A Walk with My Mother
We fall into an easy rhythm, she and I,
strolling slow enough to notice which wildflowers
are in bloom, which songbirds are mating,
which neighbors have put in wheat.
I tell her what new words the girls have learned,
what the latest CAT scan means for Alice.
Mom sighs and says she misses life on Earth.
The Knowledge of Innocence and Experience
Each day I learn something I’d rather forget.
At least you’re learning, you say.
Last night I was attacked by a giant mantis
with crawfish pincers and a head like a thistle
in bloom. A brown recluse crouched on its back.
It’s just a dream, it will go away, you say.
Lay your head down, here on my chest.
But I must rise to write it down. I dare not forget
what I’d rather not know.
Come back to bed, you say. I’ll keep you
from the cold.
There are monsters in my head, in the world,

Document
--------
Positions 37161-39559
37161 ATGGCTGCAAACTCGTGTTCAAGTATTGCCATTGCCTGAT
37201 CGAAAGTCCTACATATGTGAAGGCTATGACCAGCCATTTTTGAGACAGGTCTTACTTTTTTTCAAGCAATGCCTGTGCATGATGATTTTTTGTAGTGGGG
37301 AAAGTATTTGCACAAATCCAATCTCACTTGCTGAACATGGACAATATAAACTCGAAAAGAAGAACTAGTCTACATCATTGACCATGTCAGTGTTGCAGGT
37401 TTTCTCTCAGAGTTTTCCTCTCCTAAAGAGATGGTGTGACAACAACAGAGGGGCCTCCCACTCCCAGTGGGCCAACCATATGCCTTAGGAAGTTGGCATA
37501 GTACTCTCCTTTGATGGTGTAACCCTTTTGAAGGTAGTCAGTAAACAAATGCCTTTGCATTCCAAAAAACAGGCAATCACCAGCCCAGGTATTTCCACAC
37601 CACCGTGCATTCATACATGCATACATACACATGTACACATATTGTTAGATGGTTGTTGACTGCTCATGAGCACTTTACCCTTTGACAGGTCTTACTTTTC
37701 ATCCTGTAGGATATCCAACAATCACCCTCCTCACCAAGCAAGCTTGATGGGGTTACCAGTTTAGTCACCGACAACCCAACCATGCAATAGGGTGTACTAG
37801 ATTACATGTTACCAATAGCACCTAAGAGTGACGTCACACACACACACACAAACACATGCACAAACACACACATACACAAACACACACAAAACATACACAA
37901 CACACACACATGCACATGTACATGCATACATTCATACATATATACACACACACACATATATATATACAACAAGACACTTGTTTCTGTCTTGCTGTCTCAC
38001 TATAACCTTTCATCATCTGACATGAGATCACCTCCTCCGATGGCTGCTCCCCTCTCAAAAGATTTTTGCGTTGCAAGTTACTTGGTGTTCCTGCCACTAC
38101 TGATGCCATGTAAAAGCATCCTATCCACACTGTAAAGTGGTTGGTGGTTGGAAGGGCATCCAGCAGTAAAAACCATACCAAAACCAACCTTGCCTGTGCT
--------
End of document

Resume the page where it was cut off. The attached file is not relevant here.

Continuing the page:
but I know I’m not afraid. A proffered breast
awaits me, soft as mounded earth.
Here, you say, take it like a baby. Like a man.
Wayne Lee (wayneleepoet.com) lives in Santa Fe, NM. Lee’s poems have appeared in Pontoon, Tupelo Press, The New Mexico Poetry Review, Slipstream and other journals and anthologies. He was awarded the 2012 Fischer Prize and has been nominated for a Pushcart Prize and three Best of the Net Awards. His collection The Underside of Light was a finalist for the 2014 New Mexico/Arizona Book Award. He is currently working on a memoir and a full-length collection of septets.